Patients who experience regular migraines often take daily medications to prevent these headaches from occurring. This type of treatment is referred to as a migraine prophylactic regimen. A number of different medications can be used to prevent migraines, including antidepressant drugs, blood pressure pills, and anticonvulsant drugs, which are medications typically used to treat seizures. The choice of prophylactic agent often depends on the other conditions present in the affected patient. A decision to start daily prophylactic treatment for migraines depends on the severity and frequency of migraines experienced.
One class of medications used as migraine prophylactic agents are antidepressants. Taking low doses of medications such as tricyclic antidepressants on a daily basis can prevent many migraine headaches from occurring. Some tricyclic medications that can be used include amitriptyline, doxepin, and nortryptiline. Antidepressants that work by different mechanisms of action, including the drug venlafaxine, can also be used for migraine prevention.
Another drug class used as migraine prophylactic treatments are antihypertensive medications, which are usually used to treat high blood pressure. Beta blockers, calcium channel blockers, and angiotensin converting enzyme (ACE) inhibitors have all been used to prevent migraines. Using one of these drugs is particularly desirable for a patient who has both migraines and high blood pressure, since one medication could be used to treat both conditions.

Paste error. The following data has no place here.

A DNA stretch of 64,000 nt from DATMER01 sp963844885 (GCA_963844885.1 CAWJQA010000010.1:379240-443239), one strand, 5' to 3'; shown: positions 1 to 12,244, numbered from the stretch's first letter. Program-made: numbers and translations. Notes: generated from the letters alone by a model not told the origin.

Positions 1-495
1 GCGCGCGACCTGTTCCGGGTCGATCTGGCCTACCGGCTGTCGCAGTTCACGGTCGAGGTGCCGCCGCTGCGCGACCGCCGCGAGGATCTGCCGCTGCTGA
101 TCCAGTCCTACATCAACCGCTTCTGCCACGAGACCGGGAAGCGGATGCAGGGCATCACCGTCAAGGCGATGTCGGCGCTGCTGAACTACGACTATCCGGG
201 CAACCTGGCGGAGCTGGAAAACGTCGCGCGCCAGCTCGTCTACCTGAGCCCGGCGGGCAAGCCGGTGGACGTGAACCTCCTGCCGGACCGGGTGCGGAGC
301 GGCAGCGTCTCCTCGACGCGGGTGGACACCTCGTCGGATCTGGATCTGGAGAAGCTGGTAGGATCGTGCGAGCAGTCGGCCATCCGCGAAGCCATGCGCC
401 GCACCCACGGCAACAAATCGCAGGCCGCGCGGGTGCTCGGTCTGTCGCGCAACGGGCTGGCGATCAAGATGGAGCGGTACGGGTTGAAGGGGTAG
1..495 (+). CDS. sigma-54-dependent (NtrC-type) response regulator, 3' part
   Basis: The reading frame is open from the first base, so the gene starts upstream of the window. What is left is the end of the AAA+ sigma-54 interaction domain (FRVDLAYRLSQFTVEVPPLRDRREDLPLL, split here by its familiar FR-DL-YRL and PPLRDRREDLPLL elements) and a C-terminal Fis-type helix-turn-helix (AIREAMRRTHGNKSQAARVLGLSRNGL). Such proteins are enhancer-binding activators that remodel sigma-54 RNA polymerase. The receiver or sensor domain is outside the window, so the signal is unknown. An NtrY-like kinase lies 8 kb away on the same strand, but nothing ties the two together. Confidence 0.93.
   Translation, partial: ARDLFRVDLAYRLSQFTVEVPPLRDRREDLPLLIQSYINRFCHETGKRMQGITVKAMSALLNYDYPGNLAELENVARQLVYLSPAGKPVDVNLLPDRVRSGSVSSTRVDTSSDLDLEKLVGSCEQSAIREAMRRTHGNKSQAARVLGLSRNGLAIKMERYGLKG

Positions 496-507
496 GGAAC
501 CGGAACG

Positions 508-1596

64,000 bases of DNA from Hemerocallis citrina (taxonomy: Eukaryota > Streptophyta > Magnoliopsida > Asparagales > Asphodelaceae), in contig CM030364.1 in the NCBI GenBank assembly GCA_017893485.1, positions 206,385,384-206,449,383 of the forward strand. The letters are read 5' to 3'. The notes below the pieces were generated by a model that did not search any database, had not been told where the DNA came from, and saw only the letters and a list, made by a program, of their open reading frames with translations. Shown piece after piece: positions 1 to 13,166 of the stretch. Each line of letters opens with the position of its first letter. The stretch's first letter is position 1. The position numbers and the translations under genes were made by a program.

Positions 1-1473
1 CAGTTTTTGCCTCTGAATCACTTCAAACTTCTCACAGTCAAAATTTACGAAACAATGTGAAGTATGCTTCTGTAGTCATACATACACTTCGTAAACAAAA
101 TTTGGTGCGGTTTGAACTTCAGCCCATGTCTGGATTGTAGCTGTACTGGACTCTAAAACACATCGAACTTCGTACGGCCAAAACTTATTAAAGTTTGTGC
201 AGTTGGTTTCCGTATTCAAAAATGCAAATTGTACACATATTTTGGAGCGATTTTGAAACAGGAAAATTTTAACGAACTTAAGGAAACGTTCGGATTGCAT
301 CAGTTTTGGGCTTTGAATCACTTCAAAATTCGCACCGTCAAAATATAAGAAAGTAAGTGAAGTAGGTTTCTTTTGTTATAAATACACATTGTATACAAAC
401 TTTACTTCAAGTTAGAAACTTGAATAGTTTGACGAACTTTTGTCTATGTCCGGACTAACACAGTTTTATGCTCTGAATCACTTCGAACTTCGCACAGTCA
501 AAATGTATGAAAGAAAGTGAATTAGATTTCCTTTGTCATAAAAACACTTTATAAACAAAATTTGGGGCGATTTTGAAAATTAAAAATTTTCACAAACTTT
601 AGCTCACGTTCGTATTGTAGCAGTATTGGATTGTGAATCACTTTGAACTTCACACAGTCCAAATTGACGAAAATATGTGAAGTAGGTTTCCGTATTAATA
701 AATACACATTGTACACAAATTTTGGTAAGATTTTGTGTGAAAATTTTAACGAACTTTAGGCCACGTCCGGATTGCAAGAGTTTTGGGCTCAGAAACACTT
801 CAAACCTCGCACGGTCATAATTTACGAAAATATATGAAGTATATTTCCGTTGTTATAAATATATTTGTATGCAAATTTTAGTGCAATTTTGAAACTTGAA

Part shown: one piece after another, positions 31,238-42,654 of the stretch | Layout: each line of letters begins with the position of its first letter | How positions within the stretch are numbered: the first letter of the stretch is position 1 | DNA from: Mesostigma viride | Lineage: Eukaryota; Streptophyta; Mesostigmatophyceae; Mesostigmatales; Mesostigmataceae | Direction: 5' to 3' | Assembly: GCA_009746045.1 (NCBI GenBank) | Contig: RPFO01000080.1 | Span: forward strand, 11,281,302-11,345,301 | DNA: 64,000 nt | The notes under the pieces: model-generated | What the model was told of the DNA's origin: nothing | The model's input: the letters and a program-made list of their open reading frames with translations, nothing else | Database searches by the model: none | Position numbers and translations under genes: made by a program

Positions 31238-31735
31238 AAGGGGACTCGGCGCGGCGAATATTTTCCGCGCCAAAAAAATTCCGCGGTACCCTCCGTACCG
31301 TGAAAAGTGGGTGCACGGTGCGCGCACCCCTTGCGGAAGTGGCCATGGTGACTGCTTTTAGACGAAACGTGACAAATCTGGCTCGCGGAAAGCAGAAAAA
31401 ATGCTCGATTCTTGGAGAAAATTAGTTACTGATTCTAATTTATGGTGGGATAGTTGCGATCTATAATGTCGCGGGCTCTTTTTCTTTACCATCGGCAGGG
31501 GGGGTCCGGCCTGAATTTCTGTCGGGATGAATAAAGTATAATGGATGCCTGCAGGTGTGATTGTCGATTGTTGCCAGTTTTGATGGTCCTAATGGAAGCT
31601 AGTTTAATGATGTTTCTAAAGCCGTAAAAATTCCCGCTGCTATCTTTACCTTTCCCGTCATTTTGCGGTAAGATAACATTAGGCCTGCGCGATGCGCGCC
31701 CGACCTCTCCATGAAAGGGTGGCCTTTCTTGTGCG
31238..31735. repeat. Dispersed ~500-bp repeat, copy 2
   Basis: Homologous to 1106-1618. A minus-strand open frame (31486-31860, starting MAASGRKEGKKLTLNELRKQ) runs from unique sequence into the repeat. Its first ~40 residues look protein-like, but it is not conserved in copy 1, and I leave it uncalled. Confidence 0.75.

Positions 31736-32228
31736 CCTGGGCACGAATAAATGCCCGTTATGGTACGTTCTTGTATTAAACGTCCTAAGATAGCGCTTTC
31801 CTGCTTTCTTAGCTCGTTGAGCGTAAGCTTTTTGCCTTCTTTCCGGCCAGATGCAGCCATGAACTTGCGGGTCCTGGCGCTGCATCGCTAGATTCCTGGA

Anticonvulsant medications are also used as a migraine prophylactic treatment. These medications are usually taken to prevent patients from having seizures, but they are also useful in preventing migraines. Some medications that can be used include gabapentin, topiramate, and valproate.
A number of other types of treatments have been used as migraine prophylactic options. Some alternative natural medicine options include feverfew and butterbur. Vitamins or supplements including riboflavin and coenzyme Q10 have also been given to help prevent migraines. Some research has shown that injection of botulinum toxin into specific areas of the skull can sometimes be used to treat patients who have over 15 migraines a month over at least a three month period.
Not all patients who suffer from migraine headaches need to be on a migraine prophylactic regiment. Some patients might only get migraines occasionally, and the risks associated with using a prophylactic drug might outweigh the benefits from having a reduction in migraine occurrence. Physicians and other health care providers use a number of guidelines to recommend when to start a prophylactic agent, although these rules of thumb are used in conjunction with patient preference in order to design a treatment plan. Indications for starting prophylaxis include having migraines that cause neurological defects, suffering from migraines that interfere with the ability to perform daily activities, and being unable to take medications that stop migraines after they begin.